New report urges funding boost for NDIS support service

April 5, 2023

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A decade on from the creation of the NDIS, a new report has found millions of people with a disability are unable to access the support services they need.

The report, commissioned by National Disability Services, said there was a concerning outlook for community-based support services, with funding and volunteers at a critical low.

Of those with a disability who aren’t on an individualised NDIS funding plan, 90 per cent were unable to access services.

About four million people with a disability do not have an individualised package, instead relying on disability services provided by state and territory governments, community organisations or not-for-profits, also known as tier two services.

The report found without proper tier two services, people with disabilities were more likely to need funding packages or would need increased NDIS support.

National Disability Services chief executive Laurie Leigh said more funding was needed to ensure the longevity of the service.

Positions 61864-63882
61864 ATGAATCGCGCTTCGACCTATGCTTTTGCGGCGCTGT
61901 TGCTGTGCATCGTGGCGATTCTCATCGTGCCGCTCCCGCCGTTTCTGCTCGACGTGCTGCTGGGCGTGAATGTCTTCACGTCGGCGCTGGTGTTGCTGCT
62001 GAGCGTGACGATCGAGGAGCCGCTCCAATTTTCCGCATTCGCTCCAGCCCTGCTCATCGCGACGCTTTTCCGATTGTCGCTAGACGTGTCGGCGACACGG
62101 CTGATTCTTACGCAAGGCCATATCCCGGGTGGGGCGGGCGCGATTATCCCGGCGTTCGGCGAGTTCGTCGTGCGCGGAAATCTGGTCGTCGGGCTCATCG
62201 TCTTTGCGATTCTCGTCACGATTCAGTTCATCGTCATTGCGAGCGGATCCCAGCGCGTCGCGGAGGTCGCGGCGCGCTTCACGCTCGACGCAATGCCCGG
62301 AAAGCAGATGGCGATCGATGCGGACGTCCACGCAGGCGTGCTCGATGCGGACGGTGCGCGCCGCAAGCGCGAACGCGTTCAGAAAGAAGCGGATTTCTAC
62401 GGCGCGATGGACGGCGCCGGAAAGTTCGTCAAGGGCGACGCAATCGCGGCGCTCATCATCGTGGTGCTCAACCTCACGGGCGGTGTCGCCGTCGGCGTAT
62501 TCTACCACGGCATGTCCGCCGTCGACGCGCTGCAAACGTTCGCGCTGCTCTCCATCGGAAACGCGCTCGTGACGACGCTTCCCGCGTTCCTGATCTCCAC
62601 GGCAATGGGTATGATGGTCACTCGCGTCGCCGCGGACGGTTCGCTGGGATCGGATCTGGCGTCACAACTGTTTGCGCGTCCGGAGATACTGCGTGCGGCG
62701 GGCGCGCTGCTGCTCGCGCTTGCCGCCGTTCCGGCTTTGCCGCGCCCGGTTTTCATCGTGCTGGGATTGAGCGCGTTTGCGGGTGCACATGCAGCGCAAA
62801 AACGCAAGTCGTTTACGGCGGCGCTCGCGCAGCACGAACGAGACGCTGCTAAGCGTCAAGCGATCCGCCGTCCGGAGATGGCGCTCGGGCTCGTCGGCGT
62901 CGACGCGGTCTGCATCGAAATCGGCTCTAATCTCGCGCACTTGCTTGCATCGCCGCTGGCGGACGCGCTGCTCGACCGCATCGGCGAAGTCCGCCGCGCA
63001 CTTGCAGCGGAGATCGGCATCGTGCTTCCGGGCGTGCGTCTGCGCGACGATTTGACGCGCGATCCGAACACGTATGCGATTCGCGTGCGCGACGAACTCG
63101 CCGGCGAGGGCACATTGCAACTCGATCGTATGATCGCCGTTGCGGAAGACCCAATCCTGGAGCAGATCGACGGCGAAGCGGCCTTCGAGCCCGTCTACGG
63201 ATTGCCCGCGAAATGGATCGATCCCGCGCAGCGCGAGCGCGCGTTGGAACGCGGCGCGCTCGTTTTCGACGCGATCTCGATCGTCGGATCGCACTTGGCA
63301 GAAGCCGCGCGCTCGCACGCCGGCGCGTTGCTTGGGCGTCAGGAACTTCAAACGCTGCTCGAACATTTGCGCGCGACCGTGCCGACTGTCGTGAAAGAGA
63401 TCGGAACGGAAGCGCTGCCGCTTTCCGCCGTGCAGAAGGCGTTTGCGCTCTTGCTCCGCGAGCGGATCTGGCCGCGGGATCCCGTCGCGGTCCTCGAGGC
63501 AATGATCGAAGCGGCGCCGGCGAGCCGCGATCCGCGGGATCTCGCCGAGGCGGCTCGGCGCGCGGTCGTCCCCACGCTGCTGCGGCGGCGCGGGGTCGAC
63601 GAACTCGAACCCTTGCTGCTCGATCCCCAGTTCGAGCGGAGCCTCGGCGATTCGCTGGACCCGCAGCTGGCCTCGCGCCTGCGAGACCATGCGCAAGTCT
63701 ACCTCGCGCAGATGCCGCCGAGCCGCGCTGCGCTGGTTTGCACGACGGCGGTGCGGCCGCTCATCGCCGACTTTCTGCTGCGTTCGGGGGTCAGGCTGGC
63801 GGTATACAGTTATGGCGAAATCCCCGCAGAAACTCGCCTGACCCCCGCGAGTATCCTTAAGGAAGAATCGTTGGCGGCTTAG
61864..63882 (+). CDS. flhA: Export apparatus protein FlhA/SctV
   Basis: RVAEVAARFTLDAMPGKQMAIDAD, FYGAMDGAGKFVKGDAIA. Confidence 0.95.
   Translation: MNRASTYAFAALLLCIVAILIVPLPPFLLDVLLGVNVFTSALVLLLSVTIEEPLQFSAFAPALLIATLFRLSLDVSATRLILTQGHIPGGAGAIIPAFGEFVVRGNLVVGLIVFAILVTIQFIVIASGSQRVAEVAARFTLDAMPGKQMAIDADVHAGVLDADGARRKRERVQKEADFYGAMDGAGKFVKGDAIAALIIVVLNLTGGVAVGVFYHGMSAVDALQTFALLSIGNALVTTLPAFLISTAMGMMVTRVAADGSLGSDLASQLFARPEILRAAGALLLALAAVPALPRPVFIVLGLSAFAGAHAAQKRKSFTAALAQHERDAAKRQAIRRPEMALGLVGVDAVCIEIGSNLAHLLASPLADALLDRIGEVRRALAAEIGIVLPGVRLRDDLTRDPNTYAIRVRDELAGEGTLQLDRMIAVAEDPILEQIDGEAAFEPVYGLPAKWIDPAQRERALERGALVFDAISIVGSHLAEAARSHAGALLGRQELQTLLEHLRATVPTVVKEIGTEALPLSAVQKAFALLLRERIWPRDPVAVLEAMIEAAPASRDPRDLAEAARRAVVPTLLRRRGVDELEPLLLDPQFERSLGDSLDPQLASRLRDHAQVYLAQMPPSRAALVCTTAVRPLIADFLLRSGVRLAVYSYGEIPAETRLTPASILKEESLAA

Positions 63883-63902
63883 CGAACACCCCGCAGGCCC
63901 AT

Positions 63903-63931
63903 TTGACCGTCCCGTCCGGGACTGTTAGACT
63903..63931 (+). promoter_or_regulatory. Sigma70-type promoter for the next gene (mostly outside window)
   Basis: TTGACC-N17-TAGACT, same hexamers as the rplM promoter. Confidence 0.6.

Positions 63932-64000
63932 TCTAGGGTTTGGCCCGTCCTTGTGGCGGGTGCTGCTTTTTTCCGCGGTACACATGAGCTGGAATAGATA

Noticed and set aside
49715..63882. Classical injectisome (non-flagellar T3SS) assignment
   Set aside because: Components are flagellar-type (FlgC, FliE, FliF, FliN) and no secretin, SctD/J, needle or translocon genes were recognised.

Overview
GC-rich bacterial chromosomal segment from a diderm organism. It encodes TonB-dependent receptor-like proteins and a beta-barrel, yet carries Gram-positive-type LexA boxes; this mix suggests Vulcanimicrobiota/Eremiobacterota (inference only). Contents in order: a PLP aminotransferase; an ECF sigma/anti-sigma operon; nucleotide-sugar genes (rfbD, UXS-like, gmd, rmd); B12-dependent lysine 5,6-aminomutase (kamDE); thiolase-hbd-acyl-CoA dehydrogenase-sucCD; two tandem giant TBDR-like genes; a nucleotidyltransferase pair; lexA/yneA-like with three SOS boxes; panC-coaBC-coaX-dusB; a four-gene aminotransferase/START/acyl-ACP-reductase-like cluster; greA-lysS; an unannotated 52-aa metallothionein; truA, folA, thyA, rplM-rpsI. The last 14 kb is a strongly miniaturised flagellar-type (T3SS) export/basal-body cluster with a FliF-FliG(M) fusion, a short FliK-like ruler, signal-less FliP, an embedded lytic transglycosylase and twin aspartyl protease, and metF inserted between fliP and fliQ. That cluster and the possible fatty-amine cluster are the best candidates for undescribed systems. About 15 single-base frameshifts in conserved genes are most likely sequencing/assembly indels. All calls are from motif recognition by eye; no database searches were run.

“A lack of so-called tier two supports has created an ‘NDIS or bust’ situation for people with disability needing assistance,” she said.

“Investing in these community support programs will take considerable pressure off the scheme.”

Tier two funding accounts for less than one per cent of investment in disability supports

The disability scheme is set to be one of the biggest expenses for the federal budget, with projections showing the NDIS will cost more than $50 billion by 2025/26, more than the annual cost of Medicare.

NDIS Minister Bill Shorten announced a review of the scheme in October last year in a bid to rein in spending.

Ms Leigh said more funding was needed for tier two support services to take pressure off the system.

“We need reliable, ongoing funding for tier two services, be that through states and territories, local councils, the NDIS or linkages grants, so that there is – for the whole sector – a thriving environment for people with disability to access the information and supports that they need,” she said.